“He isn’t increasing his boost,” Devon commented.
“They must not be equipped with g-tanks,” Carlos said. “I’d be surprised if any of them were still conscious.”
“The missile has hit burnout,” Arvid announced. “Still gonna take them before they hit the Transition point.”
Sam thought, not for the first time, how pressing and instinctive the human need for conversation was. Each of them had a computer link and transmitter implanted at the base of their skull and could wordlessly access tactical displays, technical readouts and situational updates from the computer or from each other, yet each of them still felt the need to make such periodic announcements. He didn’t bother trying to prevent it—he might as well have asked them not to breathe.
“We all clear of civvie traffic?” Carlos asked.
“I ran a general area scan when we jumped in,” Devon replied. “Nothing then, let me…”
There was a discontinuity.
For a moment, none of them were aware anything had happened—it was as if they had blinked in unison. Then Sam noticed that the red dot representing the bandit had disappeared from the tactical holotank.
“What the hell?” He blurted, leaning forward against his acceleration restraints. “Where are they Devon? Did they jump?”
“No, they’re just gone,” Devon shook her head. “Our missile too…not a shred of wreckage. What in Gaia’s name?” She looked over at him, frowning in perplexity. “We were just hit with a massive EMP, Sam—all of our sensors were out for almost a second.”
“An Electromagnetic Pulse?” He repeated. “From what?”
“I don’t know, even the cameras blanked out.”
“I can try to get a feed from the Resolution habitats in the Centauri Belt,” Arvid suggested, making the connection without waiting for permission.
The Raven’s AI negotiated with those of the collection of asteroid habitats and within seconds, each of the crew was watching a video feed from an optical telescope located near the inner edge of the belt. Frame by frame the images downloaded into their individual neurolinks, beginning with view of the fleeing bandit craft, its fusion drive glowing like a miniature star. With the next frame, the dart of the intercept missile came into view, a computer-generated outline allowing them to see it against the black background.
The missile drew closer to the bandit ship, and when it was only a thousand kilometers away, something superimposed itself on the blackness, something huge and gray and formless that wiped out everything else in the frame. And then there was nothing.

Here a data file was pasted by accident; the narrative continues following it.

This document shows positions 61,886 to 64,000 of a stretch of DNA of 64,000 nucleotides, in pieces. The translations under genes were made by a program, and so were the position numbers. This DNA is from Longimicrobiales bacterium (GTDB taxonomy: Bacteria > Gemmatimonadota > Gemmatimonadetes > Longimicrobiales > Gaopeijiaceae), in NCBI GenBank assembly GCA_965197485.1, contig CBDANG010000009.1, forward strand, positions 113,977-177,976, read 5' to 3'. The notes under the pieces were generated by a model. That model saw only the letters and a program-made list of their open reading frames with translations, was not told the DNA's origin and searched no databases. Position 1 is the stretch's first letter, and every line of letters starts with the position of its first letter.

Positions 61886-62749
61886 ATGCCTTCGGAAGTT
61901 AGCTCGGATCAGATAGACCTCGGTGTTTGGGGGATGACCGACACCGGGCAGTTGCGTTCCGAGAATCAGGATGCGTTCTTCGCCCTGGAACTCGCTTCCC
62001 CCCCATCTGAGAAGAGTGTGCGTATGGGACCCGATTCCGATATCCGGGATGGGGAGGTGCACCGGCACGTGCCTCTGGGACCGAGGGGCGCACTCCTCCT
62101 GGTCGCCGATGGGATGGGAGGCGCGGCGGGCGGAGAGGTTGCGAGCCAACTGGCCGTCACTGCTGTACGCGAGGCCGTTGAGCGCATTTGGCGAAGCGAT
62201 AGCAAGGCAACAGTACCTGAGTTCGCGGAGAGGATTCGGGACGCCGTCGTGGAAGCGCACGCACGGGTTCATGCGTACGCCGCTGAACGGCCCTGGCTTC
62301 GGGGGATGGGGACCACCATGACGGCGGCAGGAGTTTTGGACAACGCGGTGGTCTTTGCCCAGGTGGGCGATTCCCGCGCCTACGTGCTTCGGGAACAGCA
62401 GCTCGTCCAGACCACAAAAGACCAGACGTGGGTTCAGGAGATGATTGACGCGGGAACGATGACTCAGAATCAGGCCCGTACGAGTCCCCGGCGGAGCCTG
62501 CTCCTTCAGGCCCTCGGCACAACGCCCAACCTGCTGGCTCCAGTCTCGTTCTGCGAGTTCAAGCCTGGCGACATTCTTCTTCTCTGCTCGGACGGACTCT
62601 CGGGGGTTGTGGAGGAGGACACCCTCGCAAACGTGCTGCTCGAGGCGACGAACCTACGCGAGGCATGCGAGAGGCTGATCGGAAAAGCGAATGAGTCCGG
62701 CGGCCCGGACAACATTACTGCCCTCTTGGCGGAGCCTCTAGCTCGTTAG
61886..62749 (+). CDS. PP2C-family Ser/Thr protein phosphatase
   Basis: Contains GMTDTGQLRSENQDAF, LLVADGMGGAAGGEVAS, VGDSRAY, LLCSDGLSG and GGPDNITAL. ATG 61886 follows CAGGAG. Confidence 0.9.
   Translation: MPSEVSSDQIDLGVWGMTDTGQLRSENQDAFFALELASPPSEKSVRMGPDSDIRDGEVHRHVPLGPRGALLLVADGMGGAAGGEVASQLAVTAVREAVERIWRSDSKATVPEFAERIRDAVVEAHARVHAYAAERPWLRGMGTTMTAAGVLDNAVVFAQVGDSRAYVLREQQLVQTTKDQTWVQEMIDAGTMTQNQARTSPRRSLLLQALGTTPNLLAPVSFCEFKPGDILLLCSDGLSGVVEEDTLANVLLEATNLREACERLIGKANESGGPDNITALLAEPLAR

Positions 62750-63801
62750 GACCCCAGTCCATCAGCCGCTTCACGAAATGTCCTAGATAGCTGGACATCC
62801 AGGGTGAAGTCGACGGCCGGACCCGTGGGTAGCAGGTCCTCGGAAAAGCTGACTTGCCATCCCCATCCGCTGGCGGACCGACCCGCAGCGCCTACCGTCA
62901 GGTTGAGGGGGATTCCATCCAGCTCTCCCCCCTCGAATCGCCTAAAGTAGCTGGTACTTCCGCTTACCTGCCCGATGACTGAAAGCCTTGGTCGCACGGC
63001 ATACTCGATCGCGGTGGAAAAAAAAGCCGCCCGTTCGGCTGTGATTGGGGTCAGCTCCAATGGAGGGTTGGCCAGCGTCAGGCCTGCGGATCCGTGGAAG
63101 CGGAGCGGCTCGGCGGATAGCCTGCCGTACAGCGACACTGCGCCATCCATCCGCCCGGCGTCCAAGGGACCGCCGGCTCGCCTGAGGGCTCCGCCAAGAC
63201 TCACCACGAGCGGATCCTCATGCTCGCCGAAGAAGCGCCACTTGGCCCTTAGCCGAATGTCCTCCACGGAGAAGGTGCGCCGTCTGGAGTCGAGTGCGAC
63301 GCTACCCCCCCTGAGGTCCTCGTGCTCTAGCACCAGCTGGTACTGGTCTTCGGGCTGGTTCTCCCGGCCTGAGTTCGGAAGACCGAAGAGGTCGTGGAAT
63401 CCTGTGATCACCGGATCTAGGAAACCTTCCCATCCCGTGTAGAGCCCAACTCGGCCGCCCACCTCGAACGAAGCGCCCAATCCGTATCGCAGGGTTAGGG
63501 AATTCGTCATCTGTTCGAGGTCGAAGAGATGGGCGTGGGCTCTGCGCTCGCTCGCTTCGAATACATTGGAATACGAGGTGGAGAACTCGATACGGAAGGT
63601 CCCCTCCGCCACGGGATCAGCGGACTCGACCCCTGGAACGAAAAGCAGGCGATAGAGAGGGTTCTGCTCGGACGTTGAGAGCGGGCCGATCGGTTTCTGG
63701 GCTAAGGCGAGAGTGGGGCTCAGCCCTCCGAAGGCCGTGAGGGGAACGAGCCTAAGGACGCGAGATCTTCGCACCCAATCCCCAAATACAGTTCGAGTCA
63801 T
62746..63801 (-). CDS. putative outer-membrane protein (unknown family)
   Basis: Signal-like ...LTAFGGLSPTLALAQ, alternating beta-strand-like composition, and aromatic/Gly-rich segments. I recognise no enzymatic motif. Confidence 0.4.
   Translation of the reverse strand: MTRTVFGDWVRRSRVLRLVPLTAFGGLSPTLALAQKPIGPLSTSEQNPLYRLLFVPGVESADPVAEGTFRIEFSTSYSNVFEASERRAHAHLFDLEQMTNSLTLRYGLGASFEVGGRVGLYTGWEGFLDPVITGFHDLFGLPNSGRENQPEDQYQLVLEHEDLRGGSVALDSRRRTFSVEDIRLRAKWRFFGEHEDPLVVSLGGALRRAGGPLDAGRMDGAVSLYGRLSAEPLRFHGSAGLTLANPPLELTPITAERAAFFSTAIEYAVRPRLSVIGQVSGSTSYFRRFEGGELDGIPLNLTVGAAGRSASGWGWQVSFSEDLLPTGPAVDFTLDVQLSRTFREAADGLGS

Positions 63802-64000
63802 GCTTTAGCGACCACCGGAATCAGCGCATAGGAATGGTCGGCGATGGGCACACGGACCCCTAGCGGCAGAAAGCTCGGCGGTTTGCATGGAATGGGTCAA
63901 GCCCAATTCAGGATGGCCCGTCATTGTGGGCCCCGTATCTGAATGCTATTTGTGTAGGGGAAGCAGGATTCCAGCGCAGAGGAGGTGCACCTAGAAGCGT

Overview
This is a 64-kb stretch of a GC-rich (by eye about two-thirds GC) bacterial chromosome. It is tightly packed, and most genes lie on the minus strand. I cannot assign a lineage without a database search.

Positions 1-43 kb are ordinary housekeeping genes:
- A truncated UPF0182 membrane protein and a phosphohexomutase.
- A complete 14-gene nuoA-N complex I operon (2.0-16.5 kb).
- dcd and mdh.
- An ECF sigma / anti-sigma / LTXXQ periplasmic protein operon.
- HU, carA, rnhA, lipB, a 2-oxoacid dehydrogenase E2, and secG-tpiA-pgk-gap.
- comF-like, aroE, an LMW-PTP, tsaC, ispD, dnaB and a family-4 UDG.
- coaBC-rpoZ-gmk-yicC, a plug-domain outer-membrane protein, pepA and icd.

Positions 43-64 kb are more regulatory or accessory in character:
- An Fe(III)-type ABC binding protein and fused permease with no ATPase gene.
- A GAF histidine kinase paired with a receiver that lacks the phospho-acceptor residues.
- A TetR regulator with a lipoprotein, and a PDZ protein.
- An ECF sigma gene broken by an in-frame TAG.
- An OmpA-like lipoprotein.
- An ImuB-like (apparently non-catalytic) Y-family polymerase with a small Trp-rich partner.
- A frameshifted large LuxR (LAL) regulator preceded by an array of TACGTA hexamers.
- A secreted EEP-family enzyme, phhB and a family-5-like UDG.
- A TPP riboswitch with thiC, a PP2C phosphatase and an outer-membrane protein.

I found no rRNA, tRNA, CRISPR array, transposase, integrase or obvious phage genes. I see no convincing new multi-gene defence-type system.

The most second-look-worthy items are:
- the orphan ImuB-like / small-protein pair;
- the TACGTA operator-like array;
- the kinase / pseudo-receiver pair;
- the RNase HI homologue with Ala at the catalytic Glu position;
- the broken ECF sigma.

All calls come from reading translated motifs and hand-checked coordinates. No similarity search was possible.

Raven, Sam ordered the ship’s computer, enhance that image…get me an ID.
Working on it, Sam, the AI promised. There was a long pause, and when the computer spoke to him again, it was with a hesitancy that Sam had never heard before. Sam, I recommend we make for Aphrodite at maximum emergency speed.
“Hey Sam, what gives?” Arvid asked plaintively. “Raven just shut me out of the net.”
“Me too,” Devon confirmed, frowning.
Tell me Raven, Sam ordered.
Let me show you, Sam.
He found himself floating in the darkness, watching the frozen image of the bandit starship, the replay slowed down an order of magnitude below normal speed. It still only occupied the image for a moment, less than a heartbeat, but there was no doubt as to what it was. Basically cylindrical in shape, its fore-end was a gigantic funnel a dozen times the size of the main body, while the aft was a cauldron of fusion fire, an engine so powerful it was contained only with magnetic fields.
Its course passed hundreds of thousands of kilometers beyond the bandit ship, but the unsuspecting starship disintegrated in its wake, torn apart at the molecular level by an electromagnetic field so powerful that it could collect interstellar hydrogen for use as fuel. The intercept missile, another two hundred thousand klicks distant, spontaneously detonated, its explosion lost in the passage of the…the alien. Sam had to force himself to use the word.
But there was no other word to use. No human had built that ship, he was sure. And so, after nearly a thousand years in space, after a century of routine star travel via the Transition Lines, he, Captain Samuel Abanks-Avalon, was the first human to encounter an alien intelligence.
No, not the first…the bandits were the first. Unfortunately for them.
Where is it going? He asked the Raven’s computer.
At its present trajectory, it will skim the outer atmosphere of Alpha Centauri A, Raven told him. Presumably to pick up extra fuel. After that…it is on a direct collision course with the Earth, at over ninety percent of lightspeed.
Sam’s chest tightened as the AI’s words sunk in.
That thing has to be the size of a small planet, he said slowly. If it hits at that velocity…
If it is not stopped, the computer told him, in five years there will be nothing left of Earth but a cloud of rubble.
“Devon,” Sam fairly snarled the words, noticing the shocked expressions on the faces of the others but not caring, “get us to the Transition Point. Fastest circuit back to Aphrodite. Get us home now.”